2. Reduce operating costs: Use innovation to reduce costs while at the same time improving responsiveness to their customers.

  3. Match supply and demand: Finding creative, and hopefully temporary, solutions to match the ups and downs of the economy.

  4. Improve your customer’s business: During a recession your customers will probably reduce spending which will hurt your business. Search for innovative ways that you can assist your customers to solve their pains. If a company can assist their customers to be successful during a recession, then this will solidify the relationship and prepare to reap the benefits when the economy recovers.

  5. Improve your supplier’s business: When the market gets tight your suppliers might struggle more than you but if you help them to be successful then you might find that you are more successful.

  6. Leapfrog the competition: While others are tightening their belts, truly successful companies use the recession as a chance to leapfrog their competition.

Bottom line

We might feel that innovation is a luxury that we can’t afford during a recession but in fact the opposite is true. We need to hold the line and invest in introducing new products and services, reducing operating costs and focusing on the needs of customers and suppliers.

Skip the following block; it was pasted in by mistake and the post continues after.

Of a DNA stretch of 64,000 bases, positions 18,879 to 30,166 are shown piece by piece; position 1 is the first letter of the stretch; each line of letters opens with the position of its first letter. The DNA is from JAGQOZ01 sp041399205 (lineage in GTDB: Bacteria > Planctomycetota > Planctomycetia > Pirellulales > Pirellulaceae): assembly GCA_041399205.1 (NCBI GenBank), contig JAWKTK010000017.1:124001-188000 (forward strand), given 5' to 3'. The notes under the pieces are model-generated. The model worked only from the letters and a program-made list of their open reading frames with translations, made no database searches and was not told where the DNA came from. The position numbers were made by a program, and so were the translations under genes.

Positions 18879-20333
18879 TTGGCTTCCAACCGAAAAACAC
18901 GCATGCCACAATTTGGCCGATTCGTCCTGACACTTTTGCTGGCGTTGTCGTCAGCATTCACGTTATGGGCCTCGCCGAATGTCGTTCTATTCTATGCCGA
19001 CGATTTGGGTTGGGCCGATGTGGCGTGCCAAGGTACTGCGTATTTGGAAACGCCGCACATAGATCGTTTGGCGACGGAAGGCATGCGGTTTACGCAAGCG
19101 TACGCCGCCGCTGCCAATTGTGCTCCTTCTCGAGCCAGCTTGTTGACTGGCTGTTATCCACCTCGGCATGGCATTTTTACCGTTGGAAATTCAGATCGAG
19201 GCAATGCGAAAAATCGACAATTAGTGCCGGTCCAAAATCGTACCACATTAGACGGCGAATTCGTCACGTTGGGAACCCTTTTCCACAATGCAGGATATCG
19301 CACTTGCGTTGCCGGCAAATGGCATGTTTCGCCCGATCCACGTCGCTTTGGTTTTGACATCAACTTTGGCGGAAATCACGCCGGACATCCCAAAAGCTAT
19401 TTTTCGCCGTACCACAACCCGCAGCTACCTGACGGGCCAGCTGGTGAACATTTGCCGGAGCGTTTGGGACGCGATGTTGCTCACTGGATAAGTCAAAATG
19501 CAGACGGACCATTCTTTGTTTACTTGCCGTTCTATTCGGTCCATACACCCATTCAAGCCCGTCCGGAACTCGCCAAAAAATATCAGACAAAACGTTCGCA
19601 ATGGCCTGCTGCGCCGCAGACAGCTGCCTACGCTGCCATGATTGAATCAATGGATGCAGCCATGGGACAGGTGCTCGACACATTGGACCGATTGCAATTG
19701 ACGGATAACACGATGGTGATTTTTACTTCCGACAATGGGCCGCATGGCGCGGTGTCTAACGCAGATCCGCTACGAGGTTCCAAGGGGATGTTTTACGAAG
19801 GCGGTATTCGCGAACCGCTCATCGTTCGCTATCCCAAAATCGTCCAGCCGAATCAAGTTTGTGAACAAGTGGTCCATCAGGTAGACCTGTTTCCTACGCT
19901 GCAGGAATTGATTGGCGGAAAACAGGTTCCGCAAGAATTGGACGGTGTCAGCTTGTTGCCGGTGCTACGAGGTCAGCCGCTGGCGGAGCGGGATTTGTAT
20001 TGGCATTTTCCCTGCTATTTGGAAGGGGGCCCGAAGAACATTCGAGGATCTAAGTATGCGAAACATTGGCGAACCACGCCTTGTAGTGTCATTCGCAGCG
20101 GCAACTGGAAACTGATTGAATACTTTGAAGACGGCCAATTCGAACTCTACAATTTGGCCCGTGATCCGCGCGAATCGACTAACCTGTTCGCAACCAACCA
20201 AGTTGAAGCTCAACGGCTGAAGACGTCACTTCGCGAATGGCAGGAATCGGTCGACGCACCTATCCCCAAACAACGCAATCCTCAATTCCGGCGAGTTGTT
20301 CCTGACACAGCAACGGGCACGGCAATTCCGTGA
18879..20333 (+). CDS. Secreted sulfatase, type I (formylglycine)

Perhaps you can use the recession that South Africa finds itself in to innovate and leapfrog the competition?

In case you need more persuasion to push forward with your innovation projects, below are a few other articles to read.

As always, your thoughts on this are gratefully received.

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I recently published an eBook that is available on Amazon. If you would like to get an introduction to Idea Management, then this eBook is for you. It consists of short easy to read chapters covering every element of Idea Management. If you would like a deeper understanding of any topic, then at least three links at the end of each chapter are provided for further reading.